Monday, March 31, 2008


I found some really amazing videos on youtube by this person named touristpictures. Here's one called Food Fight. This video shows different countries represented by their national food at war with the U.S. (e.g. WW2, Cold War, 9/11). See if you can identify them. Here's a website with breakdown of all the events: Food Fight.

This next one is just cool.

Back to the Future

After coming down with a nasty flu a couple weeks ago, I've been seriously playing catch-up at school. Four days away from my model is pretty devastating. To bounce back, I pressed down on the big red emergency button returning to studio, summoning all nearby siblings to my aid. To my shock and awe, the key-phrase "I was hoping you could help me with some manual labour..." was a tough sell. Who knew? At any rate, I successfully bribed an undergrad with beer to help me catch up (a more enticing deal - building on the former lesson). For future reference to all those in town with two hands, manual labour + tedious + totally unenjoyable grunt-work is available......for BEER!!!

During March break, we had an exhibition of student work. Some of the work was from our prof's past studios, which typically include life drawings and the huge 6' drawings of skyscrapers. Our tower drawings should hopefully end up looking something like this one below, but after twelve weeks of life drawing, my pastel drawings look nothing like these ones.

As part of the exhibition, I also found my competition panel for the West End Pedestrian Bridge proposal from 4th year pinned up. Gotta love the bee theme:

Now, after a couple weeks of endless hours soldering copper wires into place, I've finally designed my 3D structure for the tower. At last! (The image at left is outdated). Even though most of the group had no idea how to design such a complex structural system, we knew some basic principles: a triangulated structure is the most efficient form of bracing, the steel columns should intersect at every first, third, fifth, or seventh floor so that they can be pinned into the floor slab in reality. Also, in places of greater stress (i.e. predominant wind loads, cantilevers, south-facing elevations etc) and nearer to the crown of the tower, there should be a tighter web of structural steel. Last rule, don't breathe in the solder fumes...the kids depend on that. Otherwise, the structure can be a very plastic, sculptural expression of the tower.

For the next three weeks that are remaining, we will have to paint the structure, integrate each tower into the overall site which is simultaneously under construction to complete the model. Then, just draw like a fiend to finish a 6' elevation and section, with a flashy video. Crunch time!!!

Thursday, March 6, 2008

All School Meeting Discussion

At the all-school meeting, Director Marco Frascari discussed how and where money will be used to improve the school, following David Azrieli's huge donation to the school.

David J. Azrieli, philanthropist, developer, and architect has just donated 5.5$ million dollars to the school of architecture, bringing his total donations to around 8$ million dollars. Azrieli is a CSA alumni ('97). The donation will become fully active in the next three years, so we won't experience immediate changes, but it means that the new Ph.D program will finally take flight. It will be the second Ph.D program in Canada and the "only one of its kind", based on its emphasis on design rather than theory. The donation also has an impact on concentrating student space in the building, meaning we will at last be able to kick out the computer engineering students from the 5th floor to make space for our currently over-cramped students. Other changes include: better computer facilities, wireless internet (which is long overdue) and big improvements will be made to the Directed Studies Abroad program for grads and undergrads -- even rumours of it being paid for, this year (unconfirmed). Another great change is the revival of the school folio, which was one of the prized documents that the CSA produced in the 80's. Sadly, we will miss the boat on all of the above, but the incoming first years will get the full benefits of these improvements.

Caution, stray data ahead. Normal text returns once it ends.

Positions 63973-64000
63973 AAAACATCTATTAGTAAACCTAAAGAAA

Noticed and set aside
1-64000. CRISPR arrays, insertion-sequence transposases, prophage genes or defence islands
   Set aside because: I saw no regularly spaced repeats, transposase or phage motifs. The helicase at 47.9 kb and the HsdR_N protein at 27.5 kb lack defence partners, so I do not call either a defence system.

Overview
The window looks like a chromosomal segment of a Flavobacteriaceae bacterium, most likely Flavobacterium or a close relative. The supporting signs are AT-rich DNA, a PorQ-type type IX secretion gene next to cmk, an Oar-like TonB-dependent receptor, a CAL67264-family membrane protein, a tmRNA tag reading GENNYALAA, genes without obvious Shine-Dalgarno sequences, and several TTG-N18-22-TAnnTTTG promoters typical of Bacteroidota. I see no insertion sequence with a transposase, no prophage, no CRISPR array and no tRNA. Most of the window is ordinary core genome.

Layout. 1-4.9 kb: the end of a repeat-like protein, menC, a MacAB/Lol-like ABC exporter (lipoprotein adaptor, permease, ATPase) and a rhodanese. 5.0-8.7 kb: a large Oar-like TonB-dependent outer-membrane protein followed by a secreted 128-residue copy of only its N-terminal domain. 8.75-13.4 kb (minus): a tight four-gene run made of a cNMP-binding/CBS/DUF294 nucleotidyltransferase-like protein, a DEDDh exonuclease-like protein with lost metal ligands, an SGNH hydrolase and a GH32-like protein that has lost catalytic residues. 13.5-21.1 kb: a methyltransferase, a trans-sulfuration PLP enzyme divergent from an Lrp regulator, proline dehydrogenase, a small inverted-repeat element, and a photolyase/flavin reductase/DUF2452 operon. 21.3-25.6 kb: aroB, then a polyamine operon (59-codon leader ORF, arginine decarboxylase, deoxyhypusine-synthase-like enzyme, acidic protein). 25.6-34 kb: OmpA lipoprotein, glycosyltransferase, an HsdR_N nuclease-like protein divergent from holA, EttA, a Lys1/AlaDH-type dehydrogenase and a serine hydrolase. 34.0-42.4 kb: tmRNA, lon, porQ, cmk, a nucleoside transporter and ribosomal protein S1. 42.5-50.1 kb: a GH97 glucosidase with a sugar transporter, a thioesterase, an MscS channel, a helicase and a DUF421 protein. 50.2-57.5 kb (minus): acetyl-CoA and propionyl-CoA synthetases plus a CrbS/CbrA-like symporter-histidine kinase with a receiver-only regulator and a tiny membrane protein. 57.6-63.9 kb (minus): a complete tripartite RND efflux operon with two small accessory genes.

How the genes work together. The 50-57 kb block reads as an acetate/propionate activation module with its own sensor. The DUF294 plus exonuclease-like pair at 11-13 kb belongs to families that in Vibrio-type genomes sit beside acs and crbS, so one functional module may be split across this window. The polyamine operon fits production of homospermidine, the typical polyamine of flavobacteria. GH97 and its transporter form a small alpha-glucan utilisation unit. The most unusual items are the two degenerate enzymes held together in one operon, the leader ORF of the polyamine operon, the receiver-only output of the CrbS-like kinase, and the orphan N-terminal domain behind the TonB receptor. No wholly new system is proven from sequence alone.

Ofcourse, the accumulated donations by Mr. Azrieli is so high at this point that by default, the school is to be renamed in his honour. We are now the Azrieli School of Architecture. All those opposed, tough luck.

Link to full article at

Hudson Yards Takes Form

With a month and a half to go, we've all achieved a fairly decent level of progress in our studio. Most of us have all the floor slabs cut and are now moving on to applying the double skin structure to the building. This basically means a second layer of glass in front of the outer walls of the tower to allow for an air cavity to let in natural ventilation. Remember you just can't open a window at the 47th floor to let in a breeze. It's like Apollo 13 up there. One of the many buildings that use this envelope system is the Swiss Re Tower (the Gherkin) in London, by Sir Norman Foster.

Here's the nearly-finished version of my tower with floor plates cut. Can you feel the explosion happening? Somewhat? Huh, huh?...
The Hudson Yards slowly taking shape on the mezzanine.

To the left of my "Colliding Particle Tower", the "Snowflake Tower", far left, "Slaughterhouse Tower", at the back, "Shark Tower", and to the right, a skyscraper from the other grad studio.
The "River Tower" in front.
Closeup of the "Slaughterhouse Tower"

The Spectacle of Demolition in the Age of Wastefulness

The New Frontier Building, Las Vegas.

Which has come a long way from...

(Thanks Trevor, for the blog link)